Dentists Seek Class Certification In Billion Dollar Antitrust Dispute With Delta Dental

By Gerald L. Maatman, Jr. and Sean P. McConnell

Duane Morris Takeaways: On February 6, 2024, in In Re Delta Dental Antitrust Litigation, No. 1:19-CV-06734, MDL No. 2931 (N.D. Ill. Feb. 6, 2024). roughly 240,000 dentists and dental practices sought class certification in the U.S. District Court for the Northern District of Illinois against Delta Dental, the largest dental insurance system in the United States, on grounds that Delta Dental and its related entities artificially lowered the reimbursement rates paid for dental goods and services to Plaintiffs in violation of the federal antitrust laws. Plaintiffs moved for class certification under Rule 23(a) and Rule 23(b)(3) on the grounds that all class members have been harmed substantially by the alleged conspiracy between Defendants and that evidence common to the class confirms the existence of the conspiracy to suppress reimbursement rates in violation of Sherman Act Section 1.

Corporate counsel should follow In Re Delta Dental Antitrust Litigation as the ruling on class certification could have a significant impact class action law, generally, and on trade and professional associations facing antitrust issues, specifically.

Case Background

Plaintiffs are dentist and dental practices who participate pursuant to provider agreements in Delta Dental’s Premier or PPO networks. Defendants are the largest dental insurance system in the United States and are comprised of Delta Dental, its 39 state-level member companies and their national coordinating entities, Delta Dental plans Association and DeltaUSA. Plaintiffs claim that Defendants formed a cartel and committed per se violations of Section 1 of the Sherman Act by agreeing to reduce reimbursements to Plaintiffs through territorial restrictions, agreeing to fix the prices for specific dental goods and services, and agreeing to restrict competition from other competitors.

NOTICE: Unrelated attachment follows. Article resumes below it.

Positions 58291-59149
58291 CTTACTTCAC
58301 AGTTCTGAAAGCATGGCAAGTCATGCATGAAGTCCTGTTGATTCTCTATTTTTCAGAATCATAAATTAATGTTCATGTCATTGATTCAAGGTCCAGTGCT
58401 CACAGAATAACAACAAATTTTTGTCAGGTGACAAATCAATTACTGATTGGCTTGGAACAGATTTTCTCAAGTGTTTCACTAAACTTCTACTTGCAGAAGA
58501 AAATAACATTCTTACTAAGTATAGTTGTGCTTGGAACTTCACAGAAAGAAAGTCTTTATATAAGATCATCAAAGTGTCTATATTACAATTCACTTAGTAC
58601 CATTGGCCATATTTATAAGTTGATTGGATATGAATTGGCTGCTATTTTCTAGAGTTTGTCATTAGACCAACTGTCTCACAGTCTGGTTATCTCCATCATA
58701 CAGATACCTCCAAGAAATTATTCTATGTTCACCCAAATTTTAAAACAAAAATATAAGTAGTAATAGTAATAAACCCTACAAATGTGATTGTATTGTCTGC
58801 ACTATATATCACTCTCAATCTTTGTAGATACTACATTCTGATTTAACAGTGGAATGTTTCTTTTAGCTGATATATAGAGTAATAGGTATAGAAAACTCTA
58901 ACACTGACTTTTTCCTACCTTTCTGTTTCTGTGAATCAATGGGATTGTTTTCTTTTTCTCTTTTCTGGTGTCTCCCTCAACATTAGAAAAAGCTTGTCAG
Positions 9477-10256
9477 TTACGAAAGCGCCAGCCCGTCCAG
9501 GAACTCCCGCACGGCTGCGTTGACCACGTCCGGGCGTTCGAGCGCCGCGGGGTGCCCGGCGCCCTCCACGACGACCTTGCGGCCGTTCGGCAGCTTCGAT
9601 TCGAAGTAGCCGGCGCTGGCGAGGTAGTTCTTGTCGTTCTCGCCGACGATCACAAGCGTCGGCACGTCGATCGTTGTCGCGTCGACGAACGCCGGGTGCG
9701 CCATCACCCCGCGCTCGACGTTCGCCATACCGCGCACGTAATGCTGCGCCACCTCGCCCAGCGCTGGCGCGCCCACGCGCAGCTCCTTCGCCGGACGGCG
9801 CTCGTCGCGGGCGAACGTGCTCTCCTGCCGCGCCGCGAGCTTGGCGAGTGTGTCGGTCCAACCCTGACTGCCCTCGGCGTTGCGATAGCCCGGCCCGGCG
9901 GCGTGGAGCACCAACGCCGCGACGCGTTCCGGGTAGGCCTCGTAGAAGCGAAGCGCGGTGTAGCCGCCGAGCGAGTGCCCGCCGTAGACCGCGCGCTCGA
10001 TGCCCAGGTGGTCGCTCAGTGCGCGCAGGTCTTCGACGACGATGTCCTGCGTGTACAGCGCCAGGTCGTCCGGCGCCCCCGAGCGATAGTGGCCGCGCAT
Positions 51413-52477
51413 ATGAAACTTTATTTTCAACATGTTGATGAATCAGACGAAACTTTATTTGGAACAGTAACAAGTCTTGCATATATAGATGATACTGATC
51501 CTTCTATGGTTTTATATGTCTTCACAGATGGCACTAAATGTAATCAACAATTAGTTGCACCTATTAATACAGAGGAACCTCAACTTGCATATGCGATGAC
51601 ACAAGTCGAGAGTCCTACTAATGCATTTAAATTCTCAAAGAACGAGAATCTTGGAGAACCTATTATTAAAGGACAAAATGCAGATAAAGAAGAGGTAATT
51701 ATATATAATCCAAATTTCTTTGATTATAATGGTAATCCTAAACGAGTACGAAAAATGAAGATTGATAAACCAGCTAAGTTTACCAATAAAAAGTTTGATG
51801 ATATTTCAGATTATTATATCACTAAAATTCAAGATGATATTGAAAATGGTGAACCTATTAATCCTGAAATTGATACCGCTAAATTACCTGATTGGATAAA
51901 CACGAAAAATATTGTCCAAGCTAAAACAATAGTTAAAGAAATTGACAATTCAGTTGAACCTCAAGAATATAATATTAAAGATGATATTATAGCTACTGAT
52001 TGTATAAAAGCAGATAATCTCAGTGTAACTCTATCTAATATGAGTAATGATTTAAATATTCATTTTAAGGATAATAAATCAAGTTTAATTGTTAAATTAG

Rule 23 Contentions

Plaintiffs argue that class certification is appropriate under Rule 23(b)(3) because evidence common to the class can prove the existence of the conspiracy and harm to the class in the form of lower reimbursement rates. Plaintiffs claim that written agreements imposed territorial restrictions on competition and required adherence to uniform, or fixed, prices for dental goods and services. The agreements also restricted efforts to sell dental insurance under different brands. According to the model advanced by Plaintiffs’ economic expert, Plaintiffs will be able to establish both class-wide impact and class-wide damages on behalf of more than 97 percent of the proposed class. Plaintiffs also argue that Defendants’ procompetitive justifications for the restrictions are irrelevant in a per se antitrust case, but, in any event, are without merit because premiums paid by dental patients increased substantially during the class period and Delta Dental passed on the increased premiums to executives in the form of generous salaries.

Implications For Corporate Defendants

In Re Delta Dental Antitrust Litigation is another example of a federal court class certification decision that will turn whether evidence of common, injury-producing conduct exists. It will be interesting to follow whether the Court credits evidence as capable of showing the impact of the allegedly anticompetitive conduct across all class members at trial.

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The opinions expressed on this blog are those of the author and are not to be construed as legal advice.

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